Different materials can produce quite different colours.





More on this Facebook page.

Although eggs and easter are commonly considered to be a Christian thing, the use of eggs in traditional activities at this time of year (spring) does predate Christianity. This becomes more obvious the further east one travels. In Hungary the tradition has the eggs being prepared by girls who will then find themselves pursued by boys who will throw a bucket of water over them, they will then present the egg to the boy who soaked them.



Read into that what you will. :)

oh they look great, love the colours and haven't done it for years. Thanks for the timely reminder.
 

shack

Nomad
Mar 30, 2007
304
0
48
Devon
Well done there, they look great, I've done a similar story thing when everyone goes and collects an item and they all add the next bit to the on-going story sticking their item into the mix. I like your idea as could be done when a selection of natural items might be in short supply. I keep thinking about investing in a pyrography pen? kit but struggle to justify the price tag (about £50 for the batt powered set up) I tried a butane solder torch but didn't work vey well.


Thank you.

This has reminded me that I have to go back and rub the pencil guides out on the discs...

Here is the full post:

A while ago I played a game with my children using "Story Cubes" (basically some dice with pictures or symbols on them which you roll and have to incorporate into an improvised story).

It was good fun, so we set about making our own version of them with a bushcrafty-feel. I reckon this would be a good game to play around a campfire.



I took a branch of Eucalyptus from a pile in my garden, and cut it into discs of roughly equal thickness, then gave them a quick sanding.

Then I roughly drew some pencil designs onto them and heated the tip of a bradawl until it glowed red and burned the designs into each face of the wood "coin".

I found that I could get a about three lines burned in before it needed reheating.

The full set...













To play you draw 6 symbols randomly from the bag, lay them out in whichever order you choose and then tell a story. Some of the designs are obvious, and some are ambiguous, so are down to interpretation (is it a symbol for a Hospital or a Helipad etc etc?) making things a little more interesting.

I've found that when playing it, the best way is not to treat it as a challenge to get through them as quickly as possible, but to have a bit of fun and you can get some fairly elaborate stories told with them.
 

shack

Nomad
Mar 30, 2007
304
0
48
Devon
Hello, newbie here!
'Sticky bread' is a great campfire food for kids to make. Just take a lump of bread dough and roll/ stretch it into a long sausage, wind it round a stick and cook it over the fire.
If you choose the right size stick, you can pull cooked bread off the stick and put a sausage in it. Delicious.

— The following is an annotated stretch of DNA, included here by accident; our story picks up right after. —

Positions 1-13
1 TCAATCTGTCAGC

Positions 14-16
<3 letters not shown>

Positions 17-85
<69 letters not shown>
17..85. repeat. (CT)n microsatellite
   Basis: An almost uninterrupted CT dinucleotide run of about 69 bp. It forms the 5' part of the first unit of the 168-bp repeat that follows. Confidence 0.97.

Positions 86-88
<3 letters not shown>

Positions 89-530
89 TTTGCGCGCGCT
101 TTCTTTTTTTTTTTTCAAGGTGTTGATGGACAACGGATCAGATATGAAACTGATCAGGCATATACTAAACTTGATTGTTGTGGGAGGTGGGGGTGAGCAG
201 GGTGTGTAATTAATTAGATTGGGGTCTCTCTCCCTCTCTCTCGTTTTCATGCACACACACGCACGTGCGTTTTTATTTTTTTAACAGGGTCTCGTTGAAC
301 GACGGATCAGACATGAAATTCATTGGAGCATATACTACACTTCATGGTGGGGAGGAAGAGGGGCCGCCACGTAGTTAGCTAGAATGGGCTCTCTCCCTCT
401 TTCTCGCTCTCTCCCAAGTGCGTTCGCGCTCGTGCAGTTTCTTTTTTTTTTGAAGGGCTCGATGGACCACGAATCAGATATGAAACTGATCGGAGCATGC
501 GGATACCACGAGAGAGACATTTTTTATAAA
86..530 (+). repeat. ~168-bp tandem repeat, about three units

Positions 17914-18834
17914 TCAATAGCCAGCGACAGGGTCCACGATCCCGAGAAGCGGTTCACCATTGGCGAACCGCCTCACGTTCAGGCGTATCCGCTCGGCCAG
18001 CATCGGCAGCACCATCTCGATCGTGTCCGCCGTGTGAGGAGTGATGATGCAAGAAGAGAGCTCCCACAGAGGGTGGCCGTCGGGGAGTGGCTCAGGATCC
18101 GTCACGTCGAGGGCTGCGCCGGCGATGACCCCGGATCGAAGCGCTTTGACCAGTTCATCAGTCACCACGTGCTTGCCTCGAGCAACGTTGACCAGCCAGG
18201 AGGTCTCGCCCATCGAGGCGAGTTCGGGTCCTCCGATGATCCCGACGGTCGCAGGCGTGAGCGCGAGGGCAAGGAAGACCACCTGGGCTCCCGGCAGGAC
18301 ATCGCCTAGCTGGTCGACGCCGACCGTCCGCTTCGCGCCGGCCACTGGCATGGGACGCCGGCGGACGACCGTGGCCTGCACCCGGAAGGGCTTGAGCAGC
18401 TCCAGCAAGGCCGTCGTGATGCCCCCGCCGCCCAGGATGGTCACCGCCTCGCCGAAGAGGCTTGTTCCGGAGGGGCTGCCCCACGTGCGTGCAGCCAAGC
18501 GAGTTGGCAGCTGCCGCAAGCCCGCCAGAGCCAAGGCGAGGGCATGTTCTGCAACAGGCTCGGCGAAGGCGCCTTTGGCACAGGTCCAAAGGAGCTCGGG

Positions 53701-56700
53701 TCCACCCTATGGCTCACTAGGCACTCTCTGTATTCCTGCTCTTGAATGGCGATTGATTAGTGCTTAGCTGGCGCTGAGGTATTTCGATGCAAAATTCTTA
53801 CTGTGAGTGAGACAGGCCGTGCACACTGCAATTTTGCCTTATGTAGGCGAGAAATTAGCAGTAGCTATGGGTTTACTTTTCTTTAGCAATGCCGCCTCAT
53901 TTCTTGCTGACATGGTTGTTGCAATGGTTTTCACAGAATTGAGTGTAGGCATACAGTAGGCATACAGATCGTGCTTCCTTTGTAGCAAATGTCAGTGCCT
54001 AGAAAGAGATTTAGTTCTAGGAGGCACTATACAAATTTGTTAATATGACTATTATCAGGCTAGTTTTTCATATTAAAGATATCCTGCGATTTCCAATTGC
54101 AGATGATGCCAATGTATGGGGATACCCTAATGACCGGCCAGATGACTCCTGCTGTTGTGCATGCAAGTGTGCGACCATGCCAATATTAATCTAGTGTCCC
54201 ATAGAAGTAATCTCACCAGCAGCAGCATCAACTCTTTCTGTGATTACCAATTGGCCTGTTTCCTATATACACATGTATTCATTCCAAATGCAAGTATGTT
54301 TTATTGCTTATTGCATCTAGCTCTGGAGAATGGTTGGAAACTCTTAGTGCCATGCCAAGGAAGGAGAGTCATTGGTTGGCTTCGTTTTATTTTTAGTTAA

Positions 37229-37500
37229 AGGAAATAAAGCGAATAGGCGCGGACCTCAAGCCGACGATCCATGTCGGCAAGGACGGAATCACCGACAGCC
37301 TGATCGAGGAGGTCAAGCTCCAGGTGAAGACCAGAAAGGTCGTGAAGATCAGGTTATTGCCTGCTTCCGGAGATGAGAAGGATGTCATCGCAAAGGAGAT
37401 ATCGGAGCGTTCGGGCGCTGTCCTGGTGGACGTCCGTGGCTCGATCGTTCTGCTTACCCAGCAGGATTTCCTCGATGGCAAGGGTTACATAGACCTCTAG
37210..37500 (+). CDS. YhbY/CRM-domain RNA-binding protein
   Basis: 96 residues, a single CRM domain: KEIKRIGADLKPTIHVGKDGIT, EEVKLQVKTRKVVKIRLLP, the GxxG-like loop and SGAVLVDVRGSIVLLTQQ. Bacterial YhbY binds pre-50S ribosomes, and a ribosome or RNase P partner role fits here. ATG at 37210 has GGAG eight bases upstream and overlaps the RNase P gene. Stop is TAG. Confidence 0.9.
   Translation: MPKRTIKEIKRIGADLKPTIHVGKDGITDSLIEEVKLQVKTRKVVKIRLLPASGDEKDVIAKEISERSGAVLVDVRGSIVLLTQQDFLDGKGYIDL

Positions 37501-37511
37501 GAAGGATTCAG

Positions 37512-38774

I've done bread countless times, but really like the idea of the sausage in the middle, you could easily do it with a hot dog sausage (hate the dogs tails myself but the kids devour them)
 

shack

Nomad
Mar 30, 2007
304
0
48
Devon
Half my job is doing stuff in schools with kids and a couple of fun things is making a chocolate orange sponge cake using the orange as the oven, so basically use a packet of choc sponge mix and slice big orange in half and squeeze juice into cup to drink with cake -don't use instead of water in the cake mix as makes it way too orangey (ask me how I know) add the mix into the empty orange skin and either cook them on the embers or in a lightly sealed 'roses' tin or similar (I do this method rather straight on embers)
I work in 2 primary and one secondary school and all are happy with my fire stuff, so everyone who has had or got issues with schools not being keen please pm me and I can share my approach with my schools to see if that helps!
 

Mesquite

Anyone for sailing?
Mar 5, 2008
24,213
1,007
59
~Hemel Hempstead~
I picked this idea up from a 41 genius camping ideas and thought it'd be a great thing to do for kids when on a walk. :)

Kids can make an adorable and easy keepsake bracelet out of duct tape.

They can stick things on, like tiny pebbles, flowers, or leaves, and create a souvenir from their nature walk. Just make sure the sticky side is on the outside.


 
May 28, 2014
5
0
Leeds
I love those story discs! There were some really good ideas on that article about genius camping ideas, I particularly liked the ones with the baileys dipped marshmallows and the oreos :)
My nephews (9) like wittling with bits of wood, it does mean they need a sharp knife but they don't want to cut themselves as much as we don't want them to.
 

Robson Valley

Full Member
Nov 24, 2014
8,706
1,646
McBride, BC
My twin grandsons turned one, Oct.06/14. What to give them for birthday presents?

Substantial inventory of 3/4" x 3/4" x 14" clear birch blanks from a spoon making project.
Quit/bored after 70 spoons and 30 forks.

So, I happily cut up some blanks, a little touch-up sanding, to make several dozen simple wooden blocks.
No designs, just plain, to be anything they can imagine.
Apparently, the boys liked to pile them into plastic containers then dump them out, then do it again.
As their hand-eye coordination grows, they try to pile them up.
 

Tommyd345

Nomad
Feb 2, 2015
369
1
Norfolk
Loving the ideas so far! , if you have access to elder you can hollow the middle out and make a pea shooter! (Did one the other day and was really surprised how well it works!) depending on season you can use berries to shoot :)
Also can make a small bow, basically a shaved stick with some string, kids love the idea of being legolas
 

Toddy

Mod
Mod
Jan 21, 2005
35,968
2,012
S. Lanarkshire
Ehm, peashooters are illegal….they come a cropper under the anti blowpipe legislation.

"the weapon sometimes known as a "blowpipe" or "blow gun" , being a hollow tube out of which hard pellets or darts are shot by the use of breath;

Criminal Justice Act 1988 "

Stick to making whistles :)